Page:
Thank you for your continued efforts this last week or so. Reflecting upon our return, many of us may well have naïvely thought that we would establish some sort of rhythm and routine which would allow us to settle back into the new term. However, I now realise that each week will be very different from the previous and, in turn, from the next. The present circumstances globally, nationally and locally will continue to have an impact upon how we work; week in and week out. We are going to continue to need to be flexible, committed and positive. It will be challenging, day by day and many of us may well find some of the decisions that we have to take or which impact upon us are a little uncomfortable. However, the schools and the college will always do what is right and necessary to safeguard children, young people and adults associated with our institutions.
It is important that we stand together and understand how our individual commitment, our personal positivity and our willingness to go along with things as they are, knowing they are not as we would always want them to be, is desperately important at this critical time. There may well be a very small number of people who want to disrupt, destabilise or engender discontent. We must stand against those malcontents. Together we are stronger.
I did say last week that I would endeavour to not dwell too much or too deeply on the COVID crisis, through and in these messages. Last week I broadly discussed the return of the football season. Some of you will have seen the word ‘football’ and immediately press delete. I understand that. However obvious that message might have seemed, I hope some of you felt that there was something more in it; maybe about community, or connections, or personal history. I hope that there might always be a broader message.
To reassure many of you I will move away from football this week (and not to Formula One – as has been requested – that really cannot be classed as a sport!) and I just briefly want to consider science. Obviously, scientists are at the heart of our response to the present crisis but it is great to see that scientific research into other areas of our world: be that our natural world, our physical world or space.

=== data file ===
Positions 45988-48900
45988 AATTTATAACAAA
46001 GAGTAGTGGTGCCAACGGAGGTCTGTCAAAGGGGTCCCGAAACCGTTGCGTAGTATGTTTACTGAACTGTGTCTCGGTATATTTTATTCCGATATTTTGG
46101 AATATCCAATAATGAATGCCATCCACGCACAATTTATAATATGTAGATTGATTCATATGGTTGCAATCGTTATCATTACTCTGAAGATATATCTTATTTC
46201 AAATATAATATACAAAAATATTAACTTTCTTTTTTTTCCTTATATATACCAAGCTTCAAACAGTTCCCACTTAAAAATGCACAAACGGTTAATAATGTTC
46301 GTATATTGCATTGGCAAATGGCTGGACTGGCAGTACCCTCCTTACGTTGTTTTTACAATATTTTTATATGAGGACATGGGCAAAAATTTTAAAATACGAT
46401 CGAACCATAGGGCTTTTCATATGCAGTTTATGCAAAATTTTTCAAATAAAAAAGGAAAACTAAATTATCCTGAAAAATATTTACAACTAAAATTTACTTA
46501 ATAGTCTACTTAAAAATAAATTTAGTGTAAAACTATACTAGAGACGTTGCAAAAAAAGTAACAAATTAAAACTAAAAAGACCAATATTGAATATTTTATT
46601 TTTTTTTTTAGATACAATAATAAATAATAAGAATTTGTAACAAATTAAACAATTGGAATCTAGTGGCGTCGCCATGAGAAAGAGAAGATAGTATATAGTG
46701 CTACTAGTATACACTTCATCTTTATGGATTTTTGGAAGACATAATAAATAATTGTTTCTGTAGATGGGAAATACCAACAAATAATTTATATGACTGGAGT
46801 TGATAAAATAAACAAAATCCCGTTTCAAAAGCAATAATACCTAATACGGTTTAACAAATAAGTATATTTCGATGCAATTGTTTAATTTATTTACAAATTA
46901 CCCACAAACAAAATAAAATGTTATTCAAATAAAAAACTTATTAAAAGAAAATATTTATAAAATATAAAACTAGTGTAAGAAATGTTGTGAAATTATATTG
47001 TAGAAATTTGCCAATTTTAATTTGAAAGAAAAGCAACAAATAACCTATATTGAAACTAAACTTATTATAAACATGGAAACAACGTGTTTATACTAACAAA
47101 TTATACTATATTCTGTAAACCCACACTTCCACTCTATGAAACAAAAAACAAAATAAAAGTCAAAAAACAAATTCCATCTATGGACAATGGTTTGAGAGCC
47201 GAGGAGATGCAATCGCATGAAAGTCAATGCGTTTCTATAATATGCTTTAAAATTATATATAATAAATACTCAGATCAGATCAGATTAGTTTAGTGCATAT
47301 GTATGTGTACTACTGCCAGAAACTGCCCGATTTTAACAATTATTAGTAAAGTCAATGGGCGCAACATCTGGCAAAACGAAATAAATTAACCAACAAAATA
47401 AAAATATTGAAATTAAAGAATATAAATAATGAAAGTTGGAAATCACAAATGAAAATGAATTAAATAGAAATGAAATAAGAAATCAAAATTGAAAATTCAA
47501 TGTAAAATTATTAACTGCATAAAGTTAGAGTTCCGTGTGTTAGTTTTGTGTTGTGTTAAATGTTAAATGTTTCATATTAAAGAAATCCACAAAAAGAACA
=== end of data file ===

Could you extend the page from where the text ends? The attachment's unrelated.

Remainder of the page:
No, it’s not Venus and potential life in space that’s caught my eye this week, instead it’s been rather entertaining to consider the Ig Nobel awards. These awards are offered annually to scientists who have engaged in scientific studies which may seem a little tangential. You may well have seen the headlines about the winning team who gave helium gas to alligators, in an attempt to study communication in reptiles. The Ig Nobel awards are not to be confused with the Darwin awards (which I may well come to at some point in the future). These are serious scientists engaged in serious scientific research. They can often bring a smile to the face of those of us who aren’t scientists – mainly for the right reasons.
My favourite award went to a team studying peace. In an attempt to defuse tensions researchers have encouraged the governments of India and Pakistan to suggest to their diplomats that they surreptitiously ring each other’s doorbells, in the middle of the night, and then run away before anyone had a chance to answer the door. Brilliant!
The runners-up award, for me, goes to the team of material scientists whose study has shown that knives manufactured from frozen human faeces do not work that well. Genius! I hope they received a significant research fund for that.
Science, scientists, decent serious research and evidence-based decision-making are all desperately important at this critical time in our history. It’s absolutely right that we should take research seriously and ensure that as many of our research grants go to things that will make a tangible and significant difference. I’m reassured, having considered the Ig Nobel awards that the likelihood of war between India and Pakistan is marginally reduced as a consequence of some of the work which has taken place and now has been recognised. I’m also hoping that those countries’ armies, and other armies for that matter, might have a look at their weapons in the near future and maybe there will be some alternatively manufactured knives brought out of the freezer, at the point of any potential future conflict.
Much of that is utter nonsense, but may well bring a smile to a face or two in these difficult times.
‘We live in a society exquisitely dependent on science and technology, in which hardly anyone knows anything about science and technology.’ Carl Sagan